Late spring storm brings heavy snow to Aurora area, causes delays, damaged trees — UPDATED

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AURORA | A spring storm that swept across the metro area Monday night and Tuesday morning brought heavy snow, airport delays and reports of numerous damaged trees, but Aurora schools remained open.

“A strong spring storm continues to rip through the region,” said meteorologist Lisa Hidalgo of 7News in Denver.  “We’ll see a rain-snow mix along the Front Range this morning, with more scattered showers this afternoon.”

Denver International Airport officials said dozens of flights were delayed because of the snow.

The National Weather Service reported between 2-and-4 inches of snow across Aurora. Mountain areas received up to a foot in some places, according to NWS officials.

Officials are warning drivers traveling through a broad swath of central Colorado and Wyoming to be prepared for snow and ice as the late spring storm passes through.

The National Weather Service issued winter weather warnings from central Wyoming south through Colorado to the New Mexico line.

Multiple northbound lanes of Interstate 225 near East Mississippi Avenue in Aurora were temporarily closed Monday night due to a two-car crash in the area, according to Aurora police.

“The snow is causing significant slow downs in the area,” police wrote on the department Twitter account at about 10:30 p.m. May 20.

Weather-related crashes were also being reported on mountain roads in Colorado, where Weather Service forecasters have predicted between 8 and 18 inches of snow and wind gusts as high as 35 mph.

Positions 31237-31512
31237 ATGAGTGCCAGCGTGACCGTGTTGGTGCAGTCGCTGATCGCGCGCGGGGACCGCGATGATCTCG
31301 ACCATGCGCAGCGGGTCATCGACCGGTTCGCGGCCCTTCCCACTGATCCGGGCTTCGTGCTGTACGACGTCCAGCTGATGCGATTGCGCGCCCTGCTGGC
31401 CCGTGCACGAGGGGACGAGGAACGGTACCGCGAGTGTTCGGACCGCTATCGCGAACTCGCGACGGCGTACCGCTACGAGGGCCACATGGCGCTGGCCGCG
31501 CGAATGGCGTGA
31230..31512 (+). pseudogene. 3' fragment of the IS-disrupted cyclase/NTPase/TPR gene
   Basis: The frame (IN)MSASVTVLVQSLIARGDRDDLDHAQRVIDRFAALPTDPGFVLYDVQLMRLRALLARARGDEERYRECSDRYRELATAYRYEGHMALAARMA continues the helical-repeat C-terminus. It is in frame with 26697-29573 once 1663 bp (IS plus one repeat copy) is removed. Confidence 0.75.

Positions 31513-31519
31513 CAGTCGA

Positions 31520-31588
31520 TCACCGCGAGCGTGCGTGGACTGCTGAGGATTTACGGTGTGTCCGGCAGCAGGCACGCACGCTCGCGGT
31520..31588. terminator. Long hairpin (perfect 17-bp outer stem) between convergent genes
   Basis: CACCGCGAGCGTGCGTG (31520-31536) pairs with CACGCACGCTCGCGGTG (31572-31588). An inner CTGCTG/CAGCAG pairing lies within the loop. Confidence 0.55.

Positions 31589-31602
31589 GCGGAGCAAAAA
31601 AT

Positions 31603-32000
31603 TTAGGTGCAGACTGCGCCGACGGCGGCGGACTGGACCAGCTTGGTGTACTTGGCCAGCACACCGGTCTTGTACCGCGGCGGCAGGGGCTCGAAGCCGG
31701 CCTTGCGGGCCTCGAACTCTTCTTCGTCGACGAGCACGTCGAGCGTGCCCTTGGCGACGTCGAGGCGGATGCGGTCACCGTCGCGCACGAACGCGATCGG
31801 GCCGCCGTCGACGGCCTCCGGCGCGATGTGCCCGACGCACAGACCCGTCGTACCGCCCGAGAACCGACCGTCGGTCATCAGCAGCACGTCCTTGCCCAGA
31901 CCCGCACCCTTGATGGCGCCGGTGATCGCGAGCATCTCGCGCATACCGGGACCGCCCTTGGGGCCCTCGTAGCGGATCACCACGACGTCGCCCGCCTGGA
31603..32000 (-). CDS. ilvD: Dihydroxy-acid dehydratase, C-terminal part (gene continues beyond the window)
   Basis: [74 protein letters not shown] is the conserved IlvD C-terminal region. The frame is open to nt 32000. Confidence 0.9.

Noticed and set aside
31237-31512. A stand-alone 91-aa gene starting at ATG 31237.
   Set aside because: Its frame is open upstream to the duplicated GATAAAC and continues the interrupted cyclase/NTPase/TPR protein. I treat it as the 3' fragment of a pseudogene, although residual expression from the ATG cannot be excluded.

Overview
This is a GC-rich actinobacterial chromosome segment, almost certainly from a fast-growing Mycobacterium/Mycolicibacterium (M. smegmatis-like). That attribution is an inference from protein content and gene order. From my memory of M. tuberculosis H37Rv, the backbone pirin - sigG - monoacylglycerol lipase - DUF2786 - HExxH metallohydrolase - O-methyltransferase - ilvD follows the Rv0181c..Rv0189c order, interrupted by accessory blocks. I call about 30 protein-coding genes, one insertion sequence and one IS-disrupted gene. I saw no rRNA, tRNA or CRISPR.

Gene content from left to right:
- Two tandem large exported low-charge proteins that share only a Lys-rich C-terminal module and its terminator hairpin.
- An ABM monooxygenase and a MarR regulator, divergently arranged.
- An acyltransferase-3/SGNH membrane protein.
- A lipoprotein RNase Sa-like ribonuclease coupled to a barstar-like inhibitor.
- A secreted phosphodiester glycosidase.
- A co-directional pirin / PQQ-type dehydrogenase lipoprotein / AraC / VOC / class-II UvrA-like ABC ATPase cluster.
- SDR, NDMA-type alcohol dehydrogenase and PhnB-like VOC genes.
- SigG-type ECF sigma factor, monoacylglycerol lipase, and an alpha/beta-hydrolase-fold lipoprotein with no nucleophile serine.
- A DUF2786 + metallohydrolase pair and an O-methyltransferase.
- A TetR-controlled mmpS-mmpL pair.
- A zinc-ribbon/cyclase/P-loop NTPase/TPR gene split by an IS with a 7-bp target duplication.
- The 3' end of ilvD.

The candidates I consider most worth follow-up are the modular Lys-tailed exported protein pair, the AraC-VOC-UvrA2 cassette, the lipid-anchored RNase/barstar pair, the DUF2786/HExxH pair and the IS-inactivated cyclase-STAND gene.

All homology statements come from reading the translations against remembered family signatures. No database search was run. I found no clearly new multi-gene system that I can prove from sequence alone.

Collisions closed eastbound Interstate 70 near the Eisenhower Tunnel Monday. The interstate reopened later in the day, but closed again Tuesday morning near Vail and Glenwood Springs due to rockslides and hazardous driving conditions.

While most regional school districts remained open Tuesday, including Aurora Public Schools and the Cherry Creek School District, a bogus Twitter account purportedly operated by the Douglas County School District sewed confusion Monday night.

The account, which has since been restricted by Twitter, issued a tweet late Monday saying Douglas County schools would be closed Tuesday due to the storm.

Aurora police debunked the Tweet shortly after it was published.

No Douglas County schools were closed as a result of inclement weather on Tuesday.

Erin O’Neil, superintendent of marketing and special events for the city’s parks department, said city staffers have been clearing downed tree limbs in high-priority areas, including the city’s busiest streets and entrances to hospitals and fire stations, throughout the morning.

If calls from city residents regarding fallen trees and limbs continue throughout the morning, the city may stage wood chipping stations where residents can get rid of errant branches. 

O’Neil said the city will likely make a decision on whether officials will set up the chipping stations by about 12 p.m. today. She inst